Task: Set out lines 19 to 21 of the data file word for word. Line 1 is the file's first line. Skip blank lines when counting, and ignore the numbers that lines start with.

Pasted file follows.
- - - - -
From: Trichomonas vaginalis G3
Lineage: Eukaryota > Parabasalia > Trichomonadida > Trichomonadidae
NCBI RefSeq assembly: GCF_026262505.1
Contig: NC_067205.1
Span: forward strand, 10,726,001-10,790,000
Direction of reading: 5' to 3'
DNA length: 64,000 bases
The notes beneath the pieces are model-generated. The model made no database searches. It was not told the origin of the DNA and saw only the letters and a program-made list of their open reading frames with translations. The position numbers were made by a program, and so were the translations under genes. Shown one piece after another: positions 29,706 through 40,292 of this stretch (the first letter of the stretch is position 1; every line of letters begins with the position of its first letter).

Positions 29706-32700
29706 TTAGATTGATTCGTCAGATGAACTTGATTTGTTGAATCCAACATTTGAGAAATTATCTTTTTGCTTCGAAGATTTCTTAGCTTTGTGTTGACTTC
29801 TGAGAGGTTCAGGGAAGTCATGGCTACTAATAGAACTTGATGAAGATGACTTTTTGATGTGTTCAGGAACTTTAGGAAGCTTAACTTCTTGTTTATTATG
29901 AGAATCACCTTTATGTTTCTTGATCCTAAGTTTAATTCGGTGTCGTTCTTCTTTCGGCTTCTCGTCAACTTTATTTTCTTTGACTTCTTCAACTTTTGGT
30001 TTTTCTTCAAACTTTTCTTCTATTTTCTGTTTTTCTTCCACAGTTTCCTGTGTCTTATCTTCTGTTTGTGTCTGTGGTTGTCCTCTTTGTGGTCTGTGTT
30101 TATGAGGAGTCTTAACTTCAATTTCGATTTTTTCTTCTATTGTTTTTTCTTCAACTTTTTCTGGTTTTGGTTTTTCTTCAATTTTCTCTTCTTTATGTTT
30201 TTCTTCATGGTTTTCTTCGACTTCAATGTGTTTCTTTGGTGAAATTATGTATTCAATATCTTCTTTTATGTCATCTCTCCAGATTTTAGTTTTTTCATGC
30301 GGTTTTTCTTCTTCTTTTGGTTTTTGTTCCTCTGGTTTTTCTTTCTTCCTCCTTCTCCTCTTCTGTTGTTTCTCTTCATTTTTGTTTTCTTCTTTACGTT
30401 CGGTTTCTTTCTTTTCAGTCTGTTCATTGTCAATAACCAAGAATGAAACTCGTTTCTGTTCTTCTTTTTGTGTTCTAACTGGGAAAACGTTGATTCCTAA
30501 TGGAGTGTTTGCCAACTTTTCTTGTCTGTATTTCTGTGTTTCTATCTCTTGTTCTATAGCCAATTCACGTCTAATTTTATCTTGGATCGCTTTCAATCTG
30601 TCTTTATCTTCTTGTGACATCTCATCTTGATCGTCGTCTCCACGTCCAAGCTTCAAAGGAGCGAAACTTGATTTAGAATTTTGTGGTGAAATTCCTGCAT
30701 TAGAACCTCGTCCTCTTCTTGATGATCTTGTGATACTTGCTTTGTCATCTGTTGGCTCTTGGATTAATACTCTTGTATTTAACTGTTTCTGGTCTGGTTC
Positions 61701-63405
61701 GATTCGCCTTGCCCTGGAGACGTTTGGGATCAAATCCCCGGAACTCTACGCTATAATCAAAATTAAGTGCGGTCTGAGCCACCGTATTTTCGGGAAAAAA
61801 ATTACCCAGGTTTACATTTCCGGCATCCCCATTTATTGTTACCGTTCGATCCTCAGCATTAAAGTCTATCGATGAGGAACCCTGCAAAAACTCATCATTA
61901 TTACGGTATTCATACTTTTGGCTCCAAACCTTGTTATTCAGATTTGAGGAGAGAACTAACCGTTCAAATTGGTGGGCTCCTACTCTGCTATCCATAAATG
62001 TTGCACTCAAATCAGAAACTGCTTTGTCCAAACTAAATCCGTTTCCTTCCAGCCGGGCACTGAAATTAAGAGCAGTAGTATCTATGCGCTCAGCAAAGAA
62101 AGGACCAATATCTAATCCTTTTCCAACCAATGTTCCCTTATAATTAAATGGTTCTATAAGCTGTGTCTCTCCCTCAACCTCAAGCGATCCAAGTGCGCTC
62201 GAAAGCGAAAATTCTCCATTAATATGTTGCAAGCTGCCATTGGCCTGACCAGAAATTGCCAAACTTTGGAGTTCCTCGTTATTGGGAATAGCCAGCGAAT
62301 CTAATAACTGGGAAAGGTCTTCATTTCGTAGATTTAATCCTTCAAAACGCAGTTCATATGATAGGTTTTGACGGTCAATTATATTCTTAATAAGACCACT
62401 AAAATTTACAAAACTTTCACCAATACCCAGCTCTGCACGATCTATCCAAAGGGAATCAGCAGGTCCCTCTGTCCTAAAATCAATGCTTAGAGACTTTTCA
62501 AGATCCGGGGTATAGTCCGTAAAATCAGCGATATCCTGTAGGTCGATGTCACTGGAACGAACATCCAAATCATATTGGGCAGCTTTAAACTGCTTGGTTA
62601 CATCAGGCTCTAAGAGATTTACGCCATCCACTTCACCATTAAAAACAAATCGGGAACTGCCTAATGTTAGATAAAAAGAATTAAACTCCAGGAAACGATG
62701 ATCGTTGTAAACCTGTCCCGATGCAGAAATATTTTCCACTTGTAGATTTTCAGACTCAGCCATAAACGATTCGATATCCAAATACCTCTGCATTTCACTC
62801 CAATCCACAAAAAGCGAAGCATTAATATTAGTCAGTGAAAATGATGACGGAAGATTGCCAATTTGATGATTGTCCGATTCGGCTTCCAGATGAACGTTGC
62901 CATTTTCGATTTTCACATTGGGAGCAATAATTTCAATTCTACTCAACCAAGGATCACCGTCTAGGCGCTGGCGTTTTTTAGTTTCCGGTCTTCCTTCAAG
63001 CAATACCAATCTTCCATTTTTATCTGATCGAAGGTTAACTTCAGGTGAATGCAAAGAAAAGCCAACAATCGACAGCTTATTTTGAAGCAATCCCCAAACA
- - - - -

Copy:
30601 TCTTTATCTTCTTGTGACATCTCATCTTGATCGTCGTCTCCACGTCCAAGCTTCAAAGGAGCGAAACTTGATTTAGAATTTTGTGGTGAAATTCCTGCAT
30701 TAGAACCTCGTCCTCTTCTTGATGATCTTGTGATACTTGCTTTGTCATCTGTTGGCTCTTGGATTAATACTCTTGTATTTAACTGTTTCTGGTCTGGTTC
Positions 61701-63405